There are photographers, and then there are photographers. The ones who not only capture moments for forever, but that also work behind-the-scenes to make sure these moments are not numbered. Tom Vierus is one of those photographers who uses his impressive skills to make a difference in marine conservation. Check out his interview!
The Fins United Initiative: Thank you for being here with us, Tom. So, why did you choose marine biology as your career path?
Tom Vierus: At the end of my bachelor’s degree I joined a marine biology excursion to the Florida Keys. One day we went out to snorkel and encountered a scalloped hammerhead shark. That was the first shark I had ever seen in the wild and I instantly got hooked. I knew I wanted to find out more about sharks and decided to enrol into a master in tropical marine ecology with a focus on sharks.
TFUI: How did you move from strict science to becoming a photographer/filmmaker?
TV: I have been into photography long before I started with science. So naturally, during all my travels and expeditions I took photos and videos. It started off with taking my Gopro everywhere and putting together little holiday movies. I would spend hours and hours on the edit and loved seing the final result and being able to decide how it would turn out. During my master studies I dove deeper into the science world and quickly noticed there is an urgent need for better science communication. For my fieldwork I went to Fiji where I investigated a potential hammerhead shark nursery (check it out here) and back in Germany received the prestigious German Prize for Science Photography for a photo series depicting this project. One thing that made the photography and filming very tricky though was that I had to do the science part AND the media part at the same time. I think I can make a bigger impact by telling the stories of science and help scientists and projects tell their story because I can solely focus on the filming and photography. After my masters I decided to register a business and I have been slowly making my way from there.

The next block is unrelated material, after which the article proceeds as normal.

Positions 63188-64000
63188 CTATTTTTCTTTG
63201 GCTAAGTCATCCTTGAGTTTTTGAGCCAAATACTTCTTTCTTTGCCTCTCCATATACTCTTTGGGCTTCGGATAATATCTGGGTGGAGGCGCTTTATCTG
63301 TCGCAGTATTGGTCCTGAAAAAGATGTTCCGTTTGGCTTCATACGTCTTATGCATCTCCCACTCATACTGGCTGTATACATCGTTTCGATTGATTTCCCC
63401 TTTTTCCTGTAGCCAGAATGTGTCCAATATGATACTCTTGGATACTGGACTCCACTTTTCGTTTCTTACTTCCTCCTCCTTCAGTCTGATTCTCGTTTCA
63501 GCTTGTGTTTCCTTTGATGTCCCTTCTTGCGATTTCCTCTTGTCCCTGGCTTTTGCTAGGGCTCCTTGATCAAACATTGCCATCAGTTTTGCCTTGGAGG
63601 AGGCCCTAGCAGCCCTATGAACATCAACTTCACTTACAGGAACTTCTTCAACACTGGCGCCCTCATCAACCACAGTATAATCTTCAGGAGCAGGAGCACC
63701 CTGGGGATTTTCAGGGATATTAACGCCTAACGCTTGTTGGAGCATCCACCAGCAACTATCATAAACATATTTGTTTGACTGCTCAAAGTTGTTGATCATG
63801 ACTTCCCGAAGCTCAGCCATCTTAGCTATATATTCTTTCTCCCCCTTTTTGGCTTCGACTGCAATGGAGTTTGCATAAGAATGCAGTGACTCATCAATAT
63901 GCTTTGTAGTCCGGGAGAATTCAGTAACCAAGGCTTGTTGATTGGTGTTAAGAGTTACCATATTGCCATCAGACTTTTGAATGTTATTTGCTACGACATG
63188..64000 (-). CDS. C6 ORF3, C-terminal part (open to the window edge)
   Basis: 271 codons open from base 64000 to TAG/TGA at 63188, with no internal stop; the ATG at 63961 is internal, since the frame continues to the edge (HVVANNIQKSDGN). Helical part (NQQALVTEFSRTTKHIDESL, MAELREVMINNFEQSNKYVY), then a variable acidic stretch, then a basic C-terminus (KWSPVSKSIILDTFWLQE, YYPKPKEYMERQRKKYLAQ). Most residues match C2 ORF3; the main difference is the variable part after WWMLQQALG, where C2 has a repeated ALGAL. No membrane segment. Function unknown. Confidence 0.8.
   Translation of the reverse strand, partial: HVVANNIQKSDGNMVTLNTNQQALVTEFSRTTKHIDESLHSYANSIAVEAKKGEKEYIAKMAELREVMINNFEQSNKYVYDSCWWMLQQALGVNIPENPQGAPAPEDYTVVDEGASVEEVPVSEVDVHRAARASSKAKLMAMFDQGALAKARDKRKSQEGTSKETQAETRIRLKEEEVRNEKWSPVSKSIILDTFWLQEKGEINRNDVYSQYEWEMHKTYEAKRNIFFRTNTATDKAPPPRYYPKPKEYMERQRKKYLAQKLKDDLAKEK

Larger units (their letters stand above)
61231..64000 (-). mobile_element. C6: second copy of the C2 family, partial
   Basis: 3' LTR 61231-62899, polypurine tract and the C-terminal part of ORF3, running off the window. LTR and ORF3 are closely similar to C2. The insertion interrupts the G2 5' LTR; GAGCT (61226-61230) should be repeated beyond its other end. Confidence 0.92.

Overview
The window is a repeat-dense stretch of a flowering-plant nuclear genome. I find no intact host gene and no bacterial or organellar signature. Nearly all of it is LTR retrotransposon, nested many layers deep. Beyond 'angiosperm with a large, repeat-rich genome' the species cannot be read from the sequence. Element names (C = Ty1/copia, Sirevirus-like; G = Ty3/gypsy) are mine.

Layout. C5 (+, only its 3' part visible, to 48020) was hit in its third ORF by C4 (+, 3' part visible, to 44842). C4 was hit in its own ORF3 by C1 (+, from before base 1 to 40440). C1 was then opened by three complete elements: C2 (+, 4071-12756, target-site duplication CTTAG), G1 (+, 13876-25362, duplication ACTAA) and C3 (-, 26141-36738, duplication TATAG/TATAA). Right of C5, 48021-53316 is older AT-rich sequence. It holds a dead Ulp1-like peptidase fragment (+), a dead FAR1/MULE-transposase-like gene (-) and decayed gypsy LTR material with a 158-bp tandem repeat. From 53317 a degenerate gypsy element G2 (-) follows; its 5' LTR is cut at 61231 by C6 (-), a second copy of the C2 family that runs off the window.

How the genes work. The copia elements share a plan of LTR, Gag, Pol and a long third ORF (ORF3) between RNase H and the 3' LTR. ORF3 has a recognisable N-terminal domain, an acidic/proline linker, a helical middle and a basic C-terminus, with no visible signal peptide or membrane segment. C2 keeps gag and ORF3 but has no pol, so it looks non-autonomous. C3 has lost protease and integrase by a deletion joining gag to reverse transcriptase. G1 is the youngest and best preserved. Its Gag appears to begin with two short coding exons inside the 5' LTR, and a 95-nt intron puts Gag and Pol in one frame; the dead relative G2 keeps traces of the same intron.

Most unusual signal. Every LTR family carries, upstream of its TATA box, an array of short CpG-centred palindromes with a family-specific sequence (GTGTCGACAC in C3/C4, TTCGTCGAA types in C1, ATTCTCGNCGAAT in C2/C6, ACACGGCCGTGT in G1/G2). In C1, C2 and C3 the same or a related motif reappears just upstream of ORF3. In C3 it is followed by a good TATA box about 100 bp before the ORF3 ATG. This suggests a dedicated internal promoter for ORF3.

TFUI: What has been your favorite picture (or film) and why?
TV: That’s a tough one! There are plenty of great images and films out there, but one of my favorites is the photograph of a right whale and a diver taken by Brian Skerry.
TFU: These are stunning! What has been the biggest source of inspiration in your work?
TV: There are a quite few people out there that have and keep inspiring me – each one with their own amazing talent. The work of Laurent Ballesta is a big inspiration, as is Paul Nicklen’s work in the Antarctic. Their photos, videos and engagement with their projects are a huge push for me. At the same time, I really don’t need external motivation for what I do. I have been lucky enough to travel and live in various places on earth and have seen beautiful places as well as environmental disasters and human atrocities. Trying to leave the world a little better than when I came into it and show the people what it is worth fighting for - that is my main driver.